The complex of Research and Development Institute of Archaeology in the city of Inkerman
Copyright: © Evgenia Chumachenko


The master plan of the land site is based on concentric growth rings – simple and complex architectural forms that reflect the evolution process that has been going for centuries in this city and this area. The rings are reflected in the structure of the pedestrian and cycling routes, by which one can go across the entire territory of the complex. Thanks to the rings formed on the master plan, one can single out the main plaza and divide the territory into zones: the institute, the museum, the residential part, and the pavilions, in which models of archaeological monuments are made.

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    The complex of Research and Development Institute of Archaeology in the city of Inkerman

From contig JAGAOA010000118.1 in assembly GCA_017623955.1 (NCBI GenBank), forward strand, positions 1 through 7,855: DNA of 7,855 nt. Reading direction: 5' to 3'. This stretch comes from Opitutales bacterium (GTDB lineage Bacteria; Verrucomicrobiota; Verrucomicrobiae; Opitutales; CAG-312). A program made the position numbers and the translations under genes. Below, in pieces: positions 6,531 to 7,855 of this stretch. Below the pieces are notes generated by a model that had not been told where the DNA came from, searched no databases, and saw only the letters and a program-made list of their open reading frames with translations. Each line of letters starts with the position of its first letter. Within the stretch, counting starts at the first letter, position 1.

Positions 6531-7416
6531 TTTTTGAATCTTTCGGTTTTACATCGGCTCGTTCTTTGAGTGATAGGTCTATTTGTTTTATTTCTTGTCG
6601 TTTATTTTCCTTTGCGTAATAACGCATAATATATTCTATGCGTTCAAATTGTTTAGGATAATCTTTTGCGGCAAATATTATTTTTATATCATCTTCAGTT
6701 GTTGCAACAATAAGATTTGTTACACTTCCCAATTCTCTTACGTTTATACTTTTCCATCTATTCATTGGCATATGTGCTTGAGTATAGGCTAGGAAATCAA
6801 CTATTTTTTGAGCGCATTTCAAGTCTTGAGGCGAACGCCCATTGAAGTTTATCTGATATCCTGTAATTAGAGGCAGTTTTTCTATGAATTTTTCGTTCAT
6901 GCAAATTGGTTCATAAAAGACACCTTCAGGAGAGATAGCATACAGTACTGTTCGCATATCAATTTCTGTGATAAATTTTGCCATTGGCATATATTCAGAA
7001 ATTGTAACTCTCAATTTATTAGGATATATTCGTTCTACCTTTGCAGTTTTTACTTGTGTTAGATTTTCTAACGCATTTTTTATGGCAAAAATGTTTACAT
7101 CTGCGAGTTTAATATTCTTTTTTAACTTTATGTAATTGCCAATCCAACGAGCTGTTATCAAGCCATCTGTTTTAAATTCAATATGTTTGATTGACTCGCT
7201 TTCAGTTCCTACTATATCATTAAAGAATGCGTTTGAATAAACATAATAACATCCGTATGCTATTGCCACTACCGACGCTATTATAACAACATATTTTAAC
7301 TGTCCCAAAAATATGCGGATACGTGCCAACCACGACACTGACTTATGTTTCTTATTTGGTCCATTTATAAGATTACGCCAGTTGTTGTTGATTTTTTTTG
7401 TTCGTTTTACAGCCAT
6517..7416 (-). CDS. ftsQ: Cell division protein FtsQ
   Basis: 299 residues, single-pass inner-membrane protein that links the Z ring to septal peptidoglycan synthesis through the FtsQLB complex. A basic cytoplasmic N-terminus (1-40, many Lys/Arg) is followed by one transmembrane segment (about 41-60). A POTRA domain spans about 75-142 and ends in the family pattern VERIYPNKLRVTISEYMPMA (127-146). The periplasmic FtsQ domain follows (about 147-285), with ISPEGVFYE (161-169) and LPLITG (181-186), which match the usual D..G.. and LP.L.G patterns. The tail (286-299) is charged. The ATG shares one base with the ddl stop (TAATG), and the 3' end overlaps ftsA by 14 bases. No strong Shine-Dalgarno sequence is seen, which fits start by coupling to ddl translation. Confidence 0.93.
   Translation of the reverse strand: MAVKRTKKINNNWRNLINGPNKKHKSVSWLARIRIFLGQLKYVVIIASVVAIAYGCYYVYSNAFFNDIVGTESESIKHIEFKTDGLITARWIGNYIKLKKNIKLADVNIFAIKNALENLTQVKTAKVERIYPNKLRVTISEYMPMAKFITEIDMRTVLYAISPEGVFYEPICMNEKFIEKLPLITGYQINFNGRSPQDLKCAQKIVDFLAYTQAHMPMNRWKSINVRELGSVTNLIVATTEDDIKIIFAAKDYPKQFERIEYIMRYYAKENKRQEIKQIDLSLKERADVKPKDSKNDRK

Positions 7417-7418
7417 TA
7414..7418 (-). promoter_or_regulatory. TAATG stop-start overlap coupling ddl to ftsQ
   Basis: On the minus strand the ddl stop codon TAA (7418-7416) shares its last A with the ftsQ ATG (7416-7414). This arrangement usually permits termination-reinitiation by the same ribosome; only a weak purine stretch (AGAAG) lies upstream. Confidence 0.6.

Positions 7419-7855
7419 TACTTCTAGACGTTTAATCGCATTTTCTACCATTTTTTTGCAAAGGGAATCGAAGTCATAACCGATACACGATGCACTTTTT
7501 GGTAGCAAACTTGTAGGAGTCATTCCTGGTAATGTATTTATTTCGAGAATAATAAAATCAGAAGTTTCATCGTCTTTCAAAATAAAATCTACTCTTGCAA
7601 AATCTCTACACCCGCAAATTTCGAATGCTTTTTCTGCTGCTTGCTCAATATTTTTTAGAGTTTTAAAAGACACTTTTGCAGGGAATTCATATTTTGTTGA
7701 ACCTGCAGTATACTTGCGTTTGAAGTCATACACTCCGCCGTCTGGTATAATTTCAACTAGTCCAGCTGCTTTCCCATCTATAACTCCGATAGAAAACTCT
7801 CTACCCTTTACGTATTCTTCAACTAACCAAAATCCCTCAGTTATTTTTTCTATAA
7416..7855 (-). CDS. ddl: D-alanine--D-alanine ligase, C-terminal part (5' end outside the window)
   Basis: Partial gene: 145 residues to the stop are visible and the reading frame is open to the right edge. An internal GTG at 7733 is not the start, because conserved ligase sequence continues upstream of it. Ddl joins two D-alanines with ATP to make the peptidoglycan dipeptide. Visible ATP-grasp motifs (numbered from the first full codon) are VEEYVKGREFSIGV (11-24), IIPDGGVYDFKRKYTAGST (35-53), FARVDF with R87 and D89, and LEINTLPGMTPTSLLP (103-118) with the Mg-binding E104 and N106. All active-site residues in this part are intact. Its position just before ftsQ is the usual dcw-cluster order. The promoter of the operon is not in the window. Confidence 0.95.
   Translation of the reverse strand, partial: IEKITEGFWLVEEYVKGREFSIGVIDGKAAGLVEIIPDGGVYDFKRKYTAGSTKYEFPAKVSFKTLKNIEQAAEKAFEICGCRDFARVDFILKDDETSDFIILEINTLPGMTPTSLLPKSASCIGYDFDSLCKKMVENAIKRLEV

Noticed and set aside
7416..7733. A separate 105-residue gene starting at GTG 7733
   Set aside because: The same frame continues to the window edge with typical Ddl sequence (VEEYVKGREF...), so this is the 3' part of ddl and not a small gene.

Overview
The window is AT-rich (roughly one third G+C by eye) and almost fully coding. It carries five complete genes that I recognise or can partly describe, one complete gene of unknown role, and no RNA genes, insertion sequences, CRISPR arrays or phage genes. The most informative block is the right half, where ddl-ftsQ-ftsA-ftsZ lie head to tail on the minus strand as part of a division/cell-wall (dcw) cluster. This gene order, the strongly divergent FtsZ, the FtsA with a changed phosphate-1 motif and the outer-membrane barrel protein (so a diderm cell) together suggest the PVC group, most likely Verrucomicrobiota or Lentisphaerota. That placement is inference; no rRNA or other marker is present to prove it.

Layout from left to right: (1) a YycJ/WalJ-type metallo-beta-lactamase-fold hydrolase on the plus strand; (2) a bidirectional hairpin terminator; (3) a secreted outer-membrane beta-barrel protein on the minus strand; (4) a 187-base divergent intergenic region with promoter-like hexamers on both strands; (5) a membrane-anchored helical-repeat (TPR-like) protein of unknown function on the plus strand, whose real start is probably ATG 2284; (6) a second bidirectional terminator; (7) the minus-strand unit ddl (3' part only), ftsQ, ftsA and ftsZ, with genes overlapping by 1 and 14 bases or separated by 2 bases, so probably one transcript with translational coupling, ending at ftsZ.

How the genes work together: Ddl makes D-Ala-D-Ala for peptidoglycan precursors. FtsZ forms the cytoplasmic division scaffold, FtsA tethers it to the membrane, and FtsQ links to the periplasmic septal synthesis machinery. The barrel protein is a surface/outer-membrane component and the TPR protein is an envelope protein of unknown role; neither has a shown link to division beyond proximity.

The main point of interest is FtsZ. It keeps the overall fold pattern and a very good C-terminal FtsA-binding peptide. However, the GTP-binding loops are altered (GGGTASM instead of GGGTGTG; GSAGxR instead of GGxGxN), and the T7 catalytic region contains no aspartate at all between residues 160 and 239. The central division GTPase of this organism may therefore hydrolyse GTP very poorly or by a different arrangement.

Copyright: © Evgenia Chumachenko
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    The complex of Research and Development Institute of Archaeology in the city of Inkerman. Archaeological monuments in the southern part of the Crimea
    Copyright: © Evgenia Chumachenko
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    The complex of Research and Development Institute of Archaeology in the city of Inkerman. Location plan
    Copyright: © Evgenia Chumachenko
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    The complex of Research and Development Institute of Archaeology in the city of Inkerman
    Copyright: © Evgenia Chumachenko
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    The complex of Research and Development Institute of Archaeology in the city of Inkerman
    Copyright: © Evgenia Chumachenko
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    The complex of Research and Development Institute of Archaeology in the city of Inkerman
    Copyright: © Evgenia Chumachenko